spring-boot-starter-batch Starter for using Spring Batch
spring-boot-starter-cache Starter for using Spring Framework’s caching support
spring-boot-starter-cloud-connectors Starter for using Spring Cloud Connectors which simplifies connecting to services in cloud platforms like Cloud Foundry and Heroku. Deprecated in favor of Java CFEnv
spring-boot-starter-data-cassandra Starter for using Cassandra distributed database and Spring Data Cassandra
spring-boot-starter-data-cassandra-reactive Starter for using Cassandra distributed database and Spring Data Cassandra Reactive
spring-boot-starter-data-couchbase Starter for using Couchbase document-oriented database and Spring Data Couchbase
spring-boot-starter-data-couchbase-reactive Starter for using Couchbase document-oriented database and Spring Data Couchbase Reactive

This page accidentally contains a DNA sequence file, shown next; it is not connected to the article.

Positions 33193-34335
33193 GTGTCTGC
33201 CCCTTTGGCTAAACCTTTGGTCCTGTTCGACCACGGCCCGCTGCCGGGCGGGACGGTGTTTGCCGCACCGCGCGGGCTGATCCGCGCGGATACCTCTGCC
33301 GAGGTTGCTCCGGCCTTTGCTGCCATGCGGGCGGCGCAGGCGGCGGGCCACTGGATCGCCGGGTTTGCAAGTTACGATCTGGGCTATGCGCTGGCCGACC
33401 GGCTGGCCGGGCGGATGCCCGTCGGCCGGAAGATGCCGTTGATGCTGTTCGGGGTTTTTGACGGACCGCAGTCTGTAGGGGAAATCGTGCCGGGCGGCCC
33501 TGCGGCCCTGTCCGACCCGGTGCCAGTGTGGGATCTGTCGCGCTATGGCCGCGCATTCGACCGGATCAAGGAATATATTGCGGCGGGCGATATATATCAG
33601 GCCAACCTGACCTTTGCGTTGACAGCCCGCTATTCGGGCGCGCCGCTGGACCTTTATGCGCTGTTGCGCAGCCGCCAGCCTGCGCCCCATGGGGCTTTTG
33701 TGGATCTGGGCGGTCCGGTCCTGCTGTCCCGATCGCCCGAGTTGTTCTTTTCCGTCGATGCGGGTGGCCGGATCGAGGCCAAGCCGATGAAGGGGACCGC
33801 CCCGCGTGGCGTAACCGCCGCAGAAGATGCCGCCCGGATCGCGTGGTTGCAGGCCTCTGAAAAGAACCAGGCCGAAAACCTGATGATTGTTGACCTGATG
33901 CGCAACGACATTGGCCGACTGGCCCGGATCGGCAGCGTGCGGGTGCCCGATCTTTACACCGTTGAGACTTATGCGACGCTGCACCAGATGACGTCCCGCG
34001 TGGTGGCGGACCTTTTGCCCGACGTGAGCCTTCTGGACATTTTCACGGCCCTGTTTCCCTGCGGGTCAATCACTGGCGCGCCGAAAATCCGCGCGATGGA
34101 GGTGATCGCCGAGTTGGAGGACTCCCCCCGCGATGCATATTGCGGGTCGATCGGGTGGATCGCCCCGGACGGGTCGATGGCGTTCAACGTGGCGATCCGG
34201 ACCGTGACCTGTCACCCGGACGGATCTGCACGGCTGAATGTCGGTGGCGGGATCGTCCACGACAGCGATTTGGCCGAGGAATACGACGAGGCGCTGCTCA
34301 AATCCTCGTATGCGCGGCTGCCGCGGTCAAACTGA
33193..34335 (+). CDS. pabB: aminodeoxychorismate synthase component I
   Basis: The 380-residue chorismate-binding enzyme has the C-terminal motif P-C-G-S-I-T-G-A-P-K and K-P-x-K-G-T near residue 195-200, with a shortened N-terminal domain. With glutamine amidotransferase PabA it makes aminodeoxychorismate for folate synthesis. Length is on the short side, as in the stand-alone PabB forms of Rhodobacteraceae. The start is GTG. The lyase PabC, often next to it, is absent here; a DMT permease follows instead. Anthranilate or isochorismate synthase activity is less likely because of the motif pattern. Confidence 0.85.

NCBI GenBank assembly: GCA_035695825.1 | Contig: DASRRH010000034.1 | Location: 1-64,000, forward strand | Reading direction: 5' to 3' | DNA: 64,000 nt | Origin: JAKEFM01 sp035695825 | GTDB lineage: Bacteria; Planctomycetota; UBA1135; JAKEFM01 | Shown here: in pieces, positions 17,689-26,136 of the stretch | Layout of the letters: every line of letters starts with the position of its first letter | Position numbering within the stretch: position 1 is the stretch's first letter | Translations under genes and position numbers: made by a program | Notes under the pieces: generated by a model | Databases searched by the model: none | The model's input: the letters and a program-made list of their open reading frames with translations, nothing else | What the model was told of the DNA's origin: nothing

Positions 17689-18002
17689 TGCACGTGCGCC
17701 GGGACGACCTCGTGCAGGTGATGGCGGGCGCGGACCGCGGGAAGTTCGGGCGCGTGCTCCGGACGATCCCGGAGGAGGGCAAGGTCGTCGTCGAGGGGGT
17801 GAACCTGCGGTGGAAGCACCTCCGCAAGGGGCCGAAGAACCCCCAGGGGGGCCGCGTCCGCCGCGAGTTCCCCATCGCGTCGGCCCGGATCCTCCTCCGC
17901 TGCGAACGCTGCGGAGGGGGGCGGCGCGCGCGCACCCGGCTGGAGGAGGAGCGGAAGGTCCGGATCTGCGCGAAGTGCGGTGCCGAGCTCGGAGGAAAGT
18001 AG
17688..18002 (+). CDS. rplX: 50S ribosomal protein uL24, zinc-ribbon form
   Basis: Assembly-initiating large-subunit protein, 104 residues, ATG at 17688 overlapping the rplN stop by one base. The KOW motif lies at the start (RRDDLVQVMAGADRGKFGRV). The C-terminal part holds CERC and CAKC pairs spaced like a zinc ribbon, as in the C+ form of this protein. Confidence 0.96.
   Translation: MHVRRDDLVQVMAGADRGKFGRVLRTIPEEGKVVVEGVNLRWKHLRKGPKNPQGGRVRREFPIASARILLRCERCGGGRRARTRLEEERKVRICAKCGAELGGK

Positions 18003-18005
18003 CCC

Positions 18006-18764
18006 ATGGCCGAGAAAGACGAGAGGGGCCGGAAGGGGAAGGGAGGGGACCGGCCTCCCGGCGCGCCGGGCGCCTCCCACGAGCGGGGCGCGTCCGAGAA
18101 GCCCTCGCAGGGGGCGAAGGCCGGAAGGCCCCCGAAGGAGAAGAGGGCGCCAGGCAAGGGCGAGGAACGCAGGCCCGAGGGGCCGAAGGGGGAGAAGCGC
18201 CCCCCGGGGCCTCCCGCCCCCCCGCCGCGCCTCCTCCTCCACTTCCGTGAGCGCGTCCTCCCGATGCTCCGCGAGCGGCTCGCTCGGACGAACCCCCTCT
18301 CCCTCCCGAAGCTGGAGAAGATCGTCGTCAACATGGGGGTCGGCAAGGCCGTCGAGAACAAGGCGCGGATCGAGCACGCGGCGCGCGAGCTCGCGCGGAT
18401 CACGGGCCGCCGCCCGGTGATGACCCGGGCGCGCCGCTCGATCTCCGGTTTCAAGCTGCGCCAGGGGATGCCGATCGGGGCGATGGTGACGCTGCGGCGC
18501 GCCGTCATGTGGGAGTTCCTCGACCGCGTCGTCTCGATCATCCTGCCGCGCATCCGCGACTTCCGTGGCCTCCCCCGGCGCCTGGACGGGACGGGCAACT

spring-boot-starter-data-elasticsearch Starter for using Elasticsearch search and analytics engine and Spring Data Elasticsearch
spring-boot-starter-data-jdbc Starter for using Spring Data JDBC
spring-boot-starter-data-jpa Starter for using Spring Data JPA with Hibernate
spring-boot-starter-data-ldap Starter for using Spring Data LDAP
spring-boot-starter-data-mongodb Starter for using MongoDB document-oriented database and Spring Data MongoDB
spring-boot-starter-data-mongodb-reactive Starter for using MongoDB document-oriented database and Spring Data MongoDB Reactive
spring-boot-starter-data-neo4j Starter for using Neo4j graph database and Spring Data Neo4j
spring-boot-starter-data-redis Starter for using Redis key-value data store with Spring Data Redis and the Lettuce client
spring-boot-starter-data-redis-reactive Starter for using Redis key-value data store with Spring Data Redis reactive and the Lettuce client